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The Life of Buddha, by A. Ferdinand Herold, tr. by Paul C Blum [1922], at

p. 144

9. The Buddha Pacifies the Malcontents of Rajagriha

THE number of believers was constantly increasing, and King Vimbasara gave repeated evidence to the Master of his faith and friendship. He often invited him to the palace and offered him a seat at his table, and at such times he would order the city to have a festive appearance. The streets were carpeted with flowers, and the houses decorated with banners. The sweetest perfumes filled the air, and the inhabitants dressed in their brightest clothes. The king himself would come forward to greet the Blessed One and would shade him from the sun with his golden parasol.

Many young nobles put all their faith in the law taught by the Blessed One. They wanted to become saints; they abandoned family and fortune, and the Bamboo Grove was soon filled with devout disciples.

But there were many in Rajagriha who were disturbed to see the great number of converts the Buddha was making, and they went about the city, voicing their anger.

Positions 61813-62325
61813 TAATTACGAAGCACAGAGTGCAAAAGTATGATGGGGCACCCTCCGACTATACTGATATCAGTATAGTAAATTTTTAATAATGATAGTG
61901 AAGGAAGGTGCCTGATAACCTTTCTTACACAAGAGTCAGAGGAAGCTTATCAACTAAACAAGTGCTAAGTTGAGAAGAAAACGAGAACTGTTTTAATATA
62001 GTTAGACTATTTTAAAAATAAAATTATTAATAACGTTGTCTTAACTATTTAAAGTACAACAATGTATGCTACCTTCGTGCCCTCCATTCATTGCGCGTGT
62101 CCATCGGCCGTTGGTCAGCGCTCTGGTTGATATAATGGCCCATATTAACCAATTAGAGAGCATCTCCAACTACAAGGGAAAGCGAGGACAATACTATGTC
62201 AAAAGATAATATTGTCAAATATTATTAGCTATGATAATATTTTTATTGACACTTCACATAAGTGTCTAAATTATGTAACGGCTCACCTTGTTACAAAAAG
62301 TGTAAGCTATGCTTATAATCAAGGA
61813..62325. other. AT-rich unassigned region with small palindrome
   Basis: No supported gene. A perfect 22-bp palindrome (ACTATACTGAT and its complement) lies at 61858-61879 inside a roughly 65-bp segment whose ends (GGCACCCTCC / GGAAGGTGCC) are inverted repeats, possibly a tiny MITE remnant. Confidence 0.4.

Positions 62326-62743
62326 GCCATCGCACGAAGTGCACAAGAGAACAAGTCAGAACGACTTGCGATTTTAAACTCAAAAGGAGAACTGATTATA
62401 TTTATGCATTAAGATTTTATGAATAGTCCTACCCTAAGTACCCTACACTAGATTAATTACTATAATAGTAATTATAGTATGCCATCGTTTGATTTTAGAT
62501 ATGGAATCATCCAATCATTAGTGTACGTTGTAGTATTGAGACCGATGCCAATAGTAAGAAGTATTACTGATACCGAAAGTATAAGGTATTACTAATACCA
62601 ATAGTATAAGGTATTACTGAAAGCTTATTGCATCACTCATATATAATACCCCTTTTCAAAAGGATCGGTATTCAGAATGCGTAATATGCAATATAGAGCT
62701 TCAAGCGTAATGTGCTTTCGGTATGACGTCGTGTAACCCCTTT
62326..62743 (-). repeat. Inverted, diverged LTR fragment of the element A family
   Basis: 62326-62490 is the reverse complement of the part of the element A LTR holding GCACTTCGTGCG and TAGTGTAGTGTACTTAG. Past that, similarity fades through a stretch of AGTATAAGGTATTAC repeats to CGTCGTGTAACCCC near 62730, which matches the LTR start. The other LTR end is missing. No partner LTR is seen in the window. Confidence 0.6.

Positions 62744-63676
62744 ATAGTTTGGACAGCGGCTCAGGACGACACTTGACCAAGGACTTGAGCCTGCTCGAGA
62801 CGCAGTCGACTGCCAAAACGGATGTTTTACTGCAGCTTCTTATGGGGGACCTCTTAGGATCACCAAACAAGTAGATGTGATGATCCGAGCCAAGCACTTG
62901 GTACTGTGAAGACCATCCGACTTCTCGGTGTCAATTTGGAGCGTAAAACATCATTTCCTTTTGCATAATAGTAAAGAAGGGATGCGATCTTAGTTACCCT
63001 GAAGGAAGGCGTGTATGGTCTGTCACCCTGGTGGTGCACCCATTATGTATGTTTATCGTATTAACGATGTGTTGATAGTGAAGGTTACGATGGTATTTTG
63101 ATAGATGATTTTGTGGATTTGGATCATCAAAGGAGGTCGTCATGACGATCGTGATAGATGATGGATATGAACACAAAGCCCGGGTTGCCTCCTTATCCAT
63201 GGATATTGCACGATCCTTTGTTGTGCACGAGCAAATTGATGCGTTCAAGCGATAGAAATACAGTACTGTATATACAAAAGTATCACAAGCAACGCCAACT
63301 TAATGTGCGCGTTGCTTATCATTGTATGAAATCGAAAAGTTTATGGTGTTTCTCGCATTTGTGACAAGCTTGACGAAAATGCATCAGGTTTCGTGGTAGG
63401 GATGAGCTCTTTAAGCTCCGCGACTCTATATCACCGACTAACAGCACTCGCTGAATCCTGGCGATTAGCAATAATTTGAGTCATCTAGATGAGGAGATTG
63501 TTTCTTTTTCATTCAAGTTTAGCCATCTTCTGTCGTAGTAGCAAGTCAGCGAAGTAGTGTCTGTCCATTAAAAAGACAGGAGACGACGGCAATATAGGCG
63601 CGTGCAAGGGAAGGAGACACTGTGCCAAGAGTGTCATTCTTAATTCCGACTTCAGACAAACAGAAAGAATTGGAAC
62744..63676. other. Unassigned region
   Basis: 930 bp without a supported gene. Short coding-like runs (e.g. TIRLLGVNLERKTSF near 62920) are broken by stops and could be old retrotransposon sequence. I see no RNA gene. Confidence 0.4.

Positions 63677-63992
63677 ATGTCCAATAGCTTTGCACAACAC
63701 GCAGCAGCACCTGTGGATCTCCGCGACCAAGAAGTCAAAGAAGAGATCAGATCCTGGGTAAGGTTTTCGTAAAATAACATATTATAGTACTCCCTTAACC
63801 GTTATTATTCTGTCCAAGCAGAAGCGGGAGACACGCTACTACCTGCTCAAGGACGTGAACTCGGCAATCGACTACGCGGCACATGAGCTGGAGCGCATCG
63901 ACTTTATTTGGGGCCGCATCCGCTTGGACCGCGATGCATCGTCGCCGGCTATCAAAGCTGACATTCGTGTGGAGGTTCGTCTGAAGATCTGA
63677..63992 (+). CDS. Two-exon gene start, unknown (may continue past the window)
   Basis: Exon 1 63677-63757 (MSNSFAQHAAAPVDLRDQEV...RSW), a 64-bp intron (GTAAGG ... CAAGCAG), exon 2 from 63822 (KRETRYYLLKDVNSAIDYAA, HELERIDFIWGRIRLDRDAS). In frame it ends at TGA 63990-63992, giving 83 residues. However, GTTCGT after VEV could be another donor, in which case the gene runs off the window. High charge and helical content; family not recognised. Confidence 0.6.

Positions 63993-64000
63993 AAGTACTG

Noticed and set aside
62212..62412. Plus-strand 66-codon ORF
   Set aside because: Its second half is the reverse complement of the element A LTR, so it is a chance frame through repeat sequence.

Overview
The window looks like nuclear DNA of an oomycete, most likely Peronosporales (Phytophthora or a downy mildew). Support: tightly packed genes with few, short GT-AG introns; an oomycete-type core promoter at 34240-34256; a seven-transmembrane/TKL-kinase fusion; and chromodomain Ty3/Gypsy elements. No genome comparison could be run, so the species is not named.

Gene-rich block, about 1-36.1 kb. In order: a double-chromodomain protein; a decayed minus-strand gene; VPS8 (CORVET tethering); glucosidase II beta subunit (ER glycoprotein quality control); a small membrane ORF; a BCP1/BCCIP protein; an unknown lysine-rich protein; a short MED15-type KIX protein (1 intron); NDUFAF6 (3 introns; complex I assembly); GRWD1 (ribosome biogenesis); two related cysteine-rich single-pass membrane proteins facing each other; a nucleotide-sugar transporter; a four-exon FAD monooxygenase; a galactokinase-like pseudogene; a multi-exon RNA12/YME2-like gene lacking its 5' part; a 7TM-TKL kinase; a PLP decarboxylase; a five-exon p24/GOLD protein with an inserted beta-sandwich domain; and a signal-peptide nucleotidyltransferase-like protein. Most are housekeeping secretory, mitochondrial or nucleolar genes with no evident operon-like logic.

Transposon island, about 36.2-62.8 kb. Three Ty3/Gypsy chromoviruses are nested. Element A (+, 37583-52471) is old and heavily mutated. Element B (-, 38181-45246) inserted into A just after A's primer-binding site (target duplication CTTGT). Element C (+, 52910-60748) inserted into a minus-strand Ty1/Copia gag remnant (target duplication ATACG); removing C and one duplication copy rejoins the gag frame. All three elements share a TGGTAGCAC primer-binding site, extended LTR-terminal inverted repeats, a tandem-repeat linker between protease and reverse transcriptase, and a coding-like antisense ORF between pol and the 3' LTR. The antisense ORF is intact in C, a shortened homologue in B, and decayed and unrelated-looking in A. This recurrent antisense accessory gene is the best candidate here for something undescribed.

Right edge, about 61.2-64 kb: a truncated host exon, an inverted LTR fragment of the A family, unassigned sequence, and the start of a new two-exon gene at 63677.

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"Why has he settled in our midst, this son of the Sakyas?" they would ask. "Were there not enough monks already, preaching to us about virtue? And they did not lure our young men away like this master. Why, even our children are leaving us. Because of this son of the Sakyas, how many women are widows! Because of this son of the Sakyas, how many families are childless! Evil will befall the kingdom, now that this monk has settled in our midst!"

The Master soon had a great many enemies among the inhabitants of the city. Whenever they met his disciples, they would taunt them or make sarcastic remarks.

"The great monk came to the city of Rajagriha and conquered the Bamboo Grove; will he now conquer the entire kingdom of Magadha?" said one as he went by.

"The great monk came to the city of Rajagriha and took Sanjaya's disciples away from him; who will he lure away to-day?" said another.

"A plague would be less harmful than this great monk," said a third; "it would kill fewer children."

"And it would leave fewer widows," a woman sighed.

The disciples made no reply. But they felt the anger of the populace growing, and they told the

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[paragraph continues] Master of the evil words they had heard.

"Do not let it disturb you, O disciples," replied the Buddha. "They will soon stop. To those who follow you with jeers and insults, speak quiet, gentle words. Say to them, 'It is because they know the truth, the real truth, that the heroes convince, that the perfect ones convert. Who dares offend the Buddha, the Saint who converts by the power of truth?' Then they will be silent, and in a few days, when you wander through the city, you will meet only with respect and praise."

It happened as the Buddha had said. The evil voices were silenced, and every one in Rajagriha did honor to the Master's disciples.

Next: 10. Suddhodana Sends Messengers to His Son